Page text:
John Stuart Mill’s Social Philosophy

John Stuart Mill's Social Philosophy

The broad outline of Mill's social philosophy reflects the intellectual forces that influenced his life. With his unique open-mindedness, he was able to break away from the strict classical liberalism inculcated in his youth and to try to fuse theory and policy in an eclectic blend of liberalism and social reform. His view of the role of government in society is not dogmatic, and although his essay On Liberty takes a strong liberal position, when he turned to policy issues he acknowledged many exceptions to that position. Much more than Smith and Ricardo, he recognized that the working of market forces did not necessarily bring about a harmonious economic and social order, and he was particularly aware of the conflict between the landlords and the society as well as the inequities of the existing order in income distribution.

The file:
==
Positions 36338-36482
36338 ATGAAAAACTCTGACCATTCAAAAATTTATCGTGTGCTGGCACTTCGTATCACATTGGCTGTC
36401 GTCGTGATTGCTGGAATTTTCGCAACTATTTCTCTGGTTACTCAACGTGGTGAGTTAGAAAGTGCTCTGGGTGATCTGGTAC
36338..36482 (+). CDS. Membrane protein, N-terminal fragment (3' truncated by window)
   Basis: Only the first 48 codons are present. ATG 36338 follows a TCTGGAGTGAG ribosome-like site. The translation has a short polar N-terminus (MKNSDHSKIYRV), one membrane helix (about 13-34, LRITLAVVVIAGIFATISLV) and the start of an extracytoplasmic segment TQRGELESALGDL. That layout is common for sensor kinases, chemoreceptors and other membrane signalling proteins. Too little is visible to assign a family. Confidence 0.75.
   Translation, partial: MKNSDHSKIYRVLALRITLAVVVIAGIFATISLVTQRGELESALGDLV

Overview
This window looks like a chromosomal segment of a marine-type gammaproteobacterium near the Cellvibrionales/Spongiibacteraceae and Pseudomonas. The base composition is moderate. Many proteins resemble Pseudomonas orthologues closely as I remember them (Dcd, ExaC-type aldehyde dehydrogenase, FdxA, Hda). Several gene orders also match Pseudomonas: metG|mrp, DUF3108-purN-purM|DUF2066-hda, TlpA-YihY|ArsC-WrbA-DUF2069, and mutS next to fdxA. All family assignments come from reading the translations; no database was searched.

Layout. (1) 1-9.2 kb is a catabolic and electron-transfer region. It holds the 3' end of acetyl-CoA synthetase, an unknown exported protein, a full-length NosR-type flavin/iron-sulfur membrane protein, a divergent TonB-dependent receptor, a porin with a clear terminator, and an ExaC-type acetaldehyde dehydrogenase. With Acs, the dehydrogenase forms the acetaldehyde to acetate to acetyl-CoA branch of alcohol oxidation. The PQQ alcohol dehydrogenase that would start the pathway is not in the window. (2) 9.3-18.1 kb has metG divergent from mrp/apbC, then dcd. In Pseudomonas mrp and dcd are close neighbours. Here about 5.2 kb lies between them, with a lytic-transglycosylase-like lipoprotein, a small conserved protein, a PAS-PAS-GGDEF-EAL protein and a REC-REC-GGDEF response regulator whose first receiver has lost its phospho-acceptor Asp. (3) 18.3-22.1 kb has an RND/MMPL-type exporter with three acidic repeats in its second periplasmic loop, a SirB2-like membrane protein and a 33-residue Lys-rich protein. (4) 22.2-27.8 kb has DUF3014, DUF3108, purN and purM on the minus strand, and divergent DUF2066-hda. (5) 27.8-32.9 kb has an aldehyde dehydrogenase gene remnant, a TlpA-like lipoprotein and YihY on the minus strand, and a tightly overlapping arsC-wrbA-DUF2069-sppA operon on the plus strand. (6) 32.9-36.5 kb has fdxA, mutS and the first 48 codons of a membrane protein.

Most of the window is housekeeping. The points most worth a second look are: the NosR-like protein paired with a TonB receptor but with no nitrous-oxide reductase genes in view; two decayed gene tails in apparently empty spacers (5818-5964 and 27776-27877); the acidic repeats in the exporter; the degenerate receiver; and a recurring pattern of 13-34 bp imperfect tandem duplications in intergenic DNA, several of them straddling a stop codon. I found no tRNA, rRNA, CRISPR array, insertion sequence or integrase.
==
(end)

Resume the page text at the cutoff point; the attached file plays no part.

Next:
Although he was influenced by the Utopian socialists and by his wife, he could not accept uncritically their major argument: that many of the faults of contem­porary society were a result of the institutions either of private property or of competition. Mill was concerned about the quality of life, and he found much in a materialistic, growth-oriented economy that turned people from self-fulfill­ment and improvement to baser pursuits. He accepted the Ricardian analysis of the long-run tendency of the economy to produce a stationary state, but with his optimistic humanism he foresaw a new, better society no longer oriented toward strictly materialistic pursuits, not the gloomy world of Ricardo.